Epitaxy is frequently used for producing semiconductor components. This technique consists in heating discs or wafers of semiconductor crystals, particularly monocrystals, to a high temperature below the melting point of the semiconductor, while simultaneously passing a reaction gas across the discs. Semiconductor material, usually monocrystalline, thus precipitates upon the semiconductor discs. The semiconductor discs are heated mainly by electrical means, for example by maintaining the wafers, during the precipitation process, in direct contact with a carrier and heater consisting of heat resisting, conducting material through which passes an electrical heating current. Alternatively, the Wafers may contact an insulating intermediate layer which in turn contacts the carrier. Of course, other heating possibilities also exist. For many known reasons, the preferred reaction gas is a halogen or a halogen hydride of the element to be produced. This active component is preferably diluted with hydrogen, and possibly with an inert gas. Frequently, specific concentrations of dopants are also added.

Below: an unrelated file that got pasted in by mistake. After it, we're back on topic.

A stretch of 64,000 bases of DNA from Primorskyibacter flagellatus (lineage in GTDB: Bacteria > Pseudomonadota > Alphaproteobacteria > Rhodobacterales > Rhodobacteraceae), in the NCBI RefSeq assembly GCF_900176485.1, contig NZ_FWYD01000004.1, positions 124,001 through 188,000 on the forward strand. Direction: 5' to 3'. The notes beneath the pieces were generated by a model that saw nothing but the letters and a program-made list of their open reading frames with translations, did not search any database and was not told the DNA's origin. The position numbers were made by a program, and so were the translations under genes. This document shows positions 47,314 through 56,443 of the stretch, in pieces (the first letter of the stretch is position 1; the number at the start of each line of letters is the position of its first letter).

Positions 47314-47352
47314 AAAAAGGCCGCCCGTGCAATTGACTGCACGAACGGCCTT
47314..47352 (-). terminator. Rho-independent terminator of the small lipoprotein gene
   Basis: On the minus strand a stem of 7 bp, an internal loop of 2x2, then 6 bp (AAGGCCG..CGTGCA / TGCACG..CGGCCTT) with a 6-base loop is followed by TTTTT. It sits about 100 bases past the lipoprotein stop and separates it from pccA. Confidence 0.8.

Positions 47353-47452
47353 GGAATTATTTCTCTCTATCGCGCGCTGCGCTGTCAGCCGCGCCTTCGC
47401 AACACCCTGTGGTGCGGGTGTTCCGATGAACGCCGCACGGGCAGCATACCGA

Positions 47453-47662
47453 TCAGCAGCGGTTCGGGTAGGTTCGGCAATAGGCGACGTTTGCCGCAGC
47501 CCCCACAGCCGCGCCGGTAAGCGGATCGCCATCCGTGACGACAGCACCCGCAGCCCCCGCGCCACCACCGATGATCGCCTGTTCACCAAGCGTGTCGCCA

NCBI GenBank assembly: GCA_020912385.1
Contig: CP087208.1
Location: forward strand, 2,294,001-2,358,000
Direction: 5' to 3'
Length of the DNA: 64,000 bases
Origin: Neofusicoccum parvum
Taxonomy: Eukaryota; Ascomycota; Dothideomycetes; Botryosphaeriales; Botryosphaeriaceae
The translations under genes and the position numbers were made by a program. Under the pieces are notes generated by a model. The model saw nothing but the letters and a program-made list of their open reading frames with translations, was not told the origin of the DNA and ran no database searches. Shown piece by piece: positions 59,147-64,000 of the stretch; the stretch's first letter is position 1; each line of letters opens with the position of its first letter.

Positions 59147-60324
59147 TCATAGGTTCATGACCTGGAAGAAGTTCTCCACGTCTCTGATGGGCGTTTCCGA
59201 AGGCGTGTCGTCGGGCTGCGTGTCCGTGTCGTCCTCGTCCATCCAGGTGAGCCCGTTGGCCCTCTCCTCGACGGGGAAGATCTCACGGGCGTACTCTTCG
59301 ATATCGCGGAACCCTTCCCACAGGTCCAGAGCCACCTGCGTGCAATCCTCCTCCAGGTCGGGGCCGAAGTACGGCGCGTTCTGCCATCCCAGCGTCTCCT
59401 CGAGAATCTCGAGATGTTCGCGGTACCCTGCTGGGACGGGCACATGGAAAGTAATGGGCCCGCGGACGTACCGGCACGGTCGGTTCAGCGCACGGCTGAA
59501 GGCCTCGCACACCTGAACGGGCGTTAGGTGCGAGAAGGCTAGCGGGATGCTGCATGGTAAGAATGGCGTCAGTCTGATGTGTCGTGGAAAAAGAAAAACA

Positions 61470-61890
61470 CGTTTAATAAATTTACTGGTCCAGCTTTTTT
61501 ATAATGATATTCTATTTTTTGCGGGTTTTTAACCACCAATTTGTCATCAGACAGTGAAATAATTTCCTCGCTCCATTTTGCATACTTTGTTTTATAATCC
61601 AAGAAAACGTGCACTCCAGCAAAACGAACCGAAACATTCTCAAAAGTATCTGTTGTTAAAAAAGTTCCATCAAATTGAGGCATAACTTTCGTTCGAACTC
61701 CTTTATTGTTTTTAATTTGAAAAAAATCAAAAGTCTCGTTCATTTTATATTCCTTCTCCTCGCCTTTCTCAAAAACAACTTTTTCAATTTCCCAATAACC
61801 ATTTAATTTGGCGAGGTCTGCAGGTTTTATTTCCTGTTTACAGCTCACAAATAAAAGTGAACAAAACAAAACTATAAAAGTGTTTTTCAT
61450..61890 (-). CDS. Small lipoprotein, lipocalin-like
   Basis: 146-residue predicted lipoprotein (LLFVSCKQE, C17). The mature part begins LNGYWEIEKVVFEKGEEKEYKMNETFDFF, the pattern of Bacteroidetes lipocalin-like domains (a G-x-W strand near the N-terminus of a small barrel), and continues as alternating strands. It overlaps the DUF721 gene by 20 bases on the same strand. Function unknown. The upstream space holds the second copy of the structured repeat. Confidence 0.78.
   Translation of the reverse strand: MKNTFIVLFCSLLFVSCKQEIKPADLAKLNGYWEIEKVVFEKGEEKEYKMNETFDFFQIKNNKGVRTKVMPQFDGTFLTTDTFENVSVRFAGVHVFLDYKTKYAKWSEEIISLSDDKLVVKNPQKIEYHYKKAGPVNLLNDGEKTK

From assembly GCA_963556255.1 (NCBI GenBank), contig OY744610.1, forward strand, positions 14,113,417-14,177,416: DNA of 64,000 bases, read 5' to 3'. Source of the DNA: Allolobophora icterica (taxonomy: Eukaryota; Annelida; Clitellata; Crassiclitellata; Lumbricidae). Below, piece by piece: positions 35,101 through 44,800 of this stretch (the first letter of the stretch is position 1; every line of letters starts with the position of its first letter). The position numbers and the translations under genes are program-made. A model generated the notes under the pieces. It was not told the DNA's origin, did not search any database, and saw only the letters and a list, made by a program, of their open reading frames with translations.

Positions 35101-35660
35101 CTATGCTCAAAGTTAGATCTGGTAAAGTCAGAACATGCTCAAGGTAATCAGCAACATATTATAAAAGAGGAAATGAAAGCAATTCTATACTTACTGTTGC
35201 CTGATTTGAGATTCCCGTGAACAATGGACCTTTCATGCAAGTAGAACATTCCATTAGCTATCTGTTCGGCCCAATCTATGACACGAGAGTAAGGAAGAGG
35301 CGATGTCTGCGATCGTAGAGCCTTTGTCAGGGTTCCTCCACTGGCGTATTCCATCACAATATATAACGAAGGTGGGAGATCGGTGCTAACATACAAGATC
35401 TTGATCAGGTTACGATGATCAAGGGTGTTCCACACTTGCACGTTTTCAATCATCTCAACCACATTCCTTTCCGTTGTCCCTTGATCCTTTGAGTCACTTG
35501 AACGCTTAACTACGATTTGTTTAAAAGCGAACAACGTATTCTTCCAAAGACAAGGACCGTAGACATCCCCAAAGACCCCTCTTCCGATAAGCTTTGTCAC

The production of semiconductor components by epitaxy requires a high uniformity of the precipitated layers as to thickness and doping. One of the prerequisites necessary to achieve this requirement is an exceptionally uniform heating of the semiconductor discs being processed. This problem was considered in patent application Ser. No. 718,881 filed on even date herewith. According to this copending application, the uniform heating is effected in a device for thermal processing of discs for semiconductor purposes, wherein the discs to be processed are arranged at the bottom of a processing chamber and are heatedto the proper processing temperature by a heating device located beneath the bottom of the chamber and extending areally with its upper surface parallel to the discs to be processed. A temperature adjusting device, i.e. a temperature adjustment plate, is arranged between the heating device and the bottom of the treatment vessel and extends, at least in its center portion, parallel to the bottom of the treatment vessel. This plate is so constructed that the axial heat flow, traversing the center portion of the temperature adjusting device, i.e. in the direction from the heating device toward the discs to be processed, encounters a stronger impedance in said center of the parallel portion of temperature adjusting device than at the edge, while the radial flow of heat in the Patented Oct. 27, 1970 temperature adjusting device, i.e. flowing from the inside outward, meets with an impedance at least in some places.